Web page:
Was he really insane or, being a fellow member of the Ancient and Honorable Order of E Clampus Vitus, did he just truly live the Clamper motto, "Credo Quia Absurdum" (I believe because it is absurd)? We'll never know, but his life was a fantasy that we can continue to enjoy.
Joshua Abraham Norton (1819-1880)
Emperor Norton - Live Like Him
Joshua Norton, or as he preferred to be called, Norton I, proclaimed himself Emperor of the United States and Protector of Mexico in 1859.
Althought a pauper, he was fed free in San Francisco's best restaurants.
Although a madman, he had all his state proclamations published in San Francisco's newspapers.
While rational reformers elsewhere failed to crack the national bank monopoly with alternate currency plans, Norton I had own private currency accepted throughout San Francisco.
When the Vigilantes decide to have a pogrom against the Chinese, and sane men would have tried to stop them, Norton I did nothing but stand in the street, head bowed, praying. The Vigilantes dispersed.
"When the proper man does nothing (wu-wei), his thought is felt ten thousand miles." - Lao Tse
Although a fool, Norton I wrote letters which were seriously considered by Abraham Lincoln and Queen Victoria.
"You must take the bull by the tail and look the facts in the face." - W.C. Fields
Although a charlatan, Norton I was so beloved that 30,000 people turned out for his funeral in 1880.
"Everybody understands Mickey Mouse. Few understand Hermann Hesse. Hardly anybody understands Einstein. And nobody understands Emperor Norton." - Malaclypse the Younger, K.S.C.
So much has been written about Emperor Norton, and interest in this ninteenth-century character continues into the twenty-first century.
Many of the “decrees” attributed to Norton I were fakes; written in jest by newspaper editors at the time for amusement, or for political purposes. Those “decrees” listed here were, we believe, actually issued by Norton.
September 17, 1859 – Joshua A. Norton, who lost his money in an attempt to corner the rice market, today declared himself Norton I, Emperor of the United States and Protector of Mexico.
December 2, 1859 – Norton I dismissed Gov. Wise of Virginia for hanging John Brown and appointed John C. Breckenridge of Kentucky to replace him.
February 1, 1860 – Decree from Norton I ordered representatives of the different states to assemble at Platt’s Music Hall to change laws to ameloriate the evils under which the country was laboring.
July 16, 1860 – Decree from Norton I dissolved the United States of America.
October 1, 1860 – Decree from Norton I barred Congress from meeting in Washington, D.C.
February 5, 1861– Norton I changed the place of his National Convention to Assembly Hall, Post and Kearny, because Platt’s Music Hall had burned.
September 17, 1861 – A new theater, Tucker’s Hall, opened with a performance of “Norton the First,” or "An Emperor for a Day."
October 1863 – Death of Lazarus, Emperor Norton’s dog.
February 14, 1864 – Norton I arrived in Marysville to join the celebration of the opening of the railroad.
November 11, 1865 – Mark Twain wrote an epitaph for Bummer, the long-time companion of Lazarus.
January 21, 1867 – An overzealous Patrol Special Officer, Armand Barbier, arrested His Majesty Norton I for involuntary treatment of a mental disorder and thereby created a major civic uproar. Police Chief Patrick Crowley apologized to His Majesty and ordered him released. Several scathing newspaper editorials followed the arrest. All police officers began to salute His Majesty when he passed them on the street.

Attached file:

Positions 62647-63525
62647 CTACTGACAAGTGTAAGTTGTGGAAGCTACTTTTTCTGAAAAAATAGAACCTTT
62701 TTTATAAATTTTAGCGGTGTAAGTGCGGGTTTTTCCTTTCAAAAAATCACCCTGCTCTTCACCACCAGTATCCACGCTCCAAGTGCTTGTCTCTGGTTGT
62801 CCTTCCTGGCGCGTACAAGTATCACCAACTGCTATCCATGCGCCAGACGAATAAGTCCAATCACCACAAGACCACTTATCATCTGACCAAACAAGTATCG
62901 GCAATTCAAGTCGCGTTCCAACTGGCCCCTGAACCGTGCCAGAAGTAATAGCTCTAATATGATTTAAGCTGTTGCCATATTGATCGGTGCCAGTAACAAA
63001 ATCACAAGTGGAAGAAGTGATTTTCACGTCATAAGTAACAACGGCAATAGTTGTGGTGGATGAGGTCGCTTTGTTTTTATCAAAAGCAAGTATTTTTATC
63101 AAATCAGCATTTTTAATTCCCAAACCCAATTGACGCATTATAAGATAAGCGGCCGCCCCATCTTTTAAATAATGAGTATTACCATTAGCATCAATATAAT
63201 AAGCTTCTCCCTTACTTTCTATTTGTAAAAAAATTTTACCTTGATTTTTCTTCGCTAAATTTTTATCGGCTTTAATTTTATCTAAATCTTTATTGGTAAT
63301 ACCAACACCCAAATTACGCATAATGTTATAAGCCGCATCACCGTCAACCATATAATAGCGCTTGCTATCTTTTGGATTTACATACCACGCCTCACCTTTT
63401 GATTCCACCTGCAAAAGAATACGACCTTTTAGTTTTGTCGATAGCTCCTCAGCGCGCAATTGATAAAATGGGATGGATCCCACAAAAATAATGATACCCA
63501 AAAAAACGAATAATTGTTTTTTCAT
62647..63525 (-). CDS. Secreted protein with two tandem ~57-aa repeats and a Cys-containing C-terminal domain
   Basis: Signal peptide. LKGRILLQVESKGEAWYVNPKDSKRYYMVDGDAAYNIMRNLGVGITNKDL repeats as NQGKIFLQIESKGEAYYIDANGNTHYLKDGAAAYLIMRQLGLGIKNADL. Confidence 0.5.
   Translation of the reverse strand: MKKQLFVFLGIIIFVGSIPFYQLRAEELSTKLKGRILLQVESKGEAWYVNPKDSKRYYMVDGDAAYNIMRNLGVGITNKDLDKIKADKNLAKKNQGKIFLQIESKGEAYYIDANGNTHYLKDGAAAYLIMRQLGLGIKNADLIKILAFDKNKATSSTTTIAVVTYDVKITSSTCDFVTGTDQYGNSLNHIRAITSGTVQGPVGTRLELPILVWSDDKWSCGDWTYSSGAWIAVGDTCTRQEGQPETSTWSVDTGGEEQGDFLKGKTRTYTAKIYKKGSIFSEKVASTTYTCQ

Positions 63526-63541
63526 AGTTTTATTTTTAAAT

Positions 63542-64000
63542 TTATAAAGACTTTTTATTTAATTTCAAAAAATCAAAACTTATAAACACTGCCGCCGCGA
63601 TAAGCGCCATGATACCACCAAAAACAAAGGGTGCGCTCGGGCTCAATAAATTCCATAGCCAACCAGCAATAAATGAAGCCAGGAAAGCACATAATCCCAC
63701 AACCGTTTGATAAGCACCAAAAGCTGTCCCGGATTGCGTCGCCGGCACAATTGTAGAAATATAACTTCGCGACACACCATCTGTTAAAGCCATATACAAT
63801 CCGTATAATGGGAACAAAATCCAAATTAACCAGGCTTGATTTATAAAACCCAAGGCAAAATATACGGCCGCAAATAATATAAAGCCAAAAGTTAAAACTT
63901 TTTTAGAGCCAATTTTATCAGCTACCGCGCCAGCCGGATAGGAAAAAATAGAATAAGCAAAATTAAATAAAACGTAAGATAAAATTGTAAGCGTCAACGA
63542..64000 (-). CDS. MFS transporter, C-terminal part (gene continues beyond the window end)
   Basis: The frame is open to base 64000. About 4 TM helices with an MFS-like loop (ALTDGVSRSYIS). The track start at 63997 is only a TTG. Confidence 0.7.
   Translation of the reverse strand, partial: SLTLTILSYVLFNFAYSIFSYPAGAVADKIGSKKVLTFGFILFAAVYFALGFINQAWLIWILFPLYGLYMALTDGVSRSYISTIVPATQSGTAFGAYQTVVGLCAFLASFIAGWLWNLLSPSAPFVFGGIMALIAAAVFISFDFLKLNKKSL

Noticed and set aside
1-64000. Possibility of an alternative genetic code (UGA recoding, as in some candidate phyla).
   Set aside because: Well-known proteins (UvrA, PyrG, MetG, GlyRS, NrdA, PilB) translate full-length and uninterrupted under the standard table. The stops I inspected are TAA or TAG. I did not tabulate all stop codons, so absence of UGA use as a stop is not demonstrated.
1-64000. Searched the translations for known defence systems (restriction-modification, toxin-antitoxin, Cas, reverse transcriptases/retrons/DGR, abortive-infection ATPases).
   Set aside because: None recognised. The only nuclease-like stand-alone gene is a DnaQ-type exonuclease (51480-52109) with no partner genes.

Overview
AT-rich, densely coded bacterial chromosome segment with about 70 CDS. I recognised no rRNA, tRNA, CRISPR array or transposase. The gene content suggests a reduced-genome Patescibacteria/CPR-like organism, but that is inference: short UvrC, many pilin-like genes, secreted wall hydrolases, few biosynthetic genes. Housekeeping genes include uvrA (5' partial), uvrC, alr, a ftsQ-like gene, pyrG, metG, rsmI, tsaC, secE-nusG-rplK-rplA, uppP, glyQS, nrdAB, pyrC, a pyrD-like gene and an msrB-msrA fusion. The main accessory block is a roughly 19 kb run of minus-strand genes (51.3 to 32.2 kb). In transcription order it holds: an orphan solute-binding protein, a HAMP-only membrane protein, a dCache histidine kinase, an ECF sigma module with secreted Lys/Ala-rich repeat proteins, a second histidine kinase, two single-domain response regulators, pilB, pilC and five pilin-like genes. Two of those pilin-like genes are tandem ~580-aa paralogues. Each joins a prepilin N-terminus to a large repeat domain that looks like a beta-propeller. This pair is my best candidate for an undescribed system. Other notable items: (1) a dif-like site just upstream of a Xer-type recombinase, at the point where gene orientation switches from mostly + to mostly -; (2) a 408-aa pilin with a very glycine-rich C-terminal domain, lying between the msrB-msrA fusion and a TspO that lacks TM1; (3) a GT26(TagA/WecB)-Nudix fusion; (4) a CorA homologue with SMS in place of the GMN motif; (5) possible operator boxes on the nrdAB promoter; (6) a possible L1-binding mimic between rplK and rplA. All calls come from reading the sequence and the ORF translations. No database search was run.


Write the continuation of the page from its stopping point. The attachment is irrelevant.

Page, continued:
July 25, 1869 – Decree from Norton I that San Franciscans advance money to Frederick Marriott for his airship experiments.
August 12, 1869 – Decree from Norton I dissolved and abolished the Democratic and Republican parties because of party strife now existing within our realm.
December 15, 1869 – Norton I, Emperor of the United States and Protector of Mexico, left San Francisco to seek his yearly tribute from the legislature and lobbyists. He inspected the new capitol during the gala ball celebrating the buildings’ inauguration.
December 16, 1869 – Decree by Norton I demanded that Sacramento clean its muddy streets and place gaslights on streets leading to the capitol.
August 1, 1870 – Norton I was listed by the Census taker with the occupation of “emperor,” living at 624 Commercial St.
September 21, 1870 – Decree from Norton I that the Grand Hotel furnish him rooms under penalty of being banished.
March 23, 1872 – Decree by Norton I that a suspension bridge be built as soon as convenient between Oakland Point and Goat Island, and then on to San Francisco.
September 21, 1872 – Norton I ordered a survey to determine if a bridge or tunnel would be the best possible means to connect Oakland and San Francisco. He also ordered the arrest of the Board of Supervisors for ignoring his decrees.
January 2, 1873 – Decree from Norton I that a worldwide Bible Convention be held in San Francisco on this day.
March 18, 1873 – David Belasco made his stage debut at the Metropolitan Theatre playing Emperor Norton in the play “The Gold Demon.”
January 8, 1880 – Norton I dropped dead on California St. at Grant Ave. He was on his way to a lecture at the Academy of Natural Sciences.
January 9, 1880 – Headline in the Morning Call: “Norton the First, by the grace of God Emperor of the United States and Protector of Mexico, departed this life.”
January 10, 1880 – Norton I was buried today at Masonic Cemetery. The funeral cortege was two miles long. 10,000 people turned out for the funeral.
June 30, 1934 – Emperor Norton I reburied in Woodlawn Cemetery by citizens of San Francisco.
January 7, 1980 – The city marked the 100th anniversary of the death of its only monarch, Emperor Norton, with lunch-hour ceremonies at Market and Montgomery streets.
The Brig, for everything else. Pirates-at-large. Free booze.
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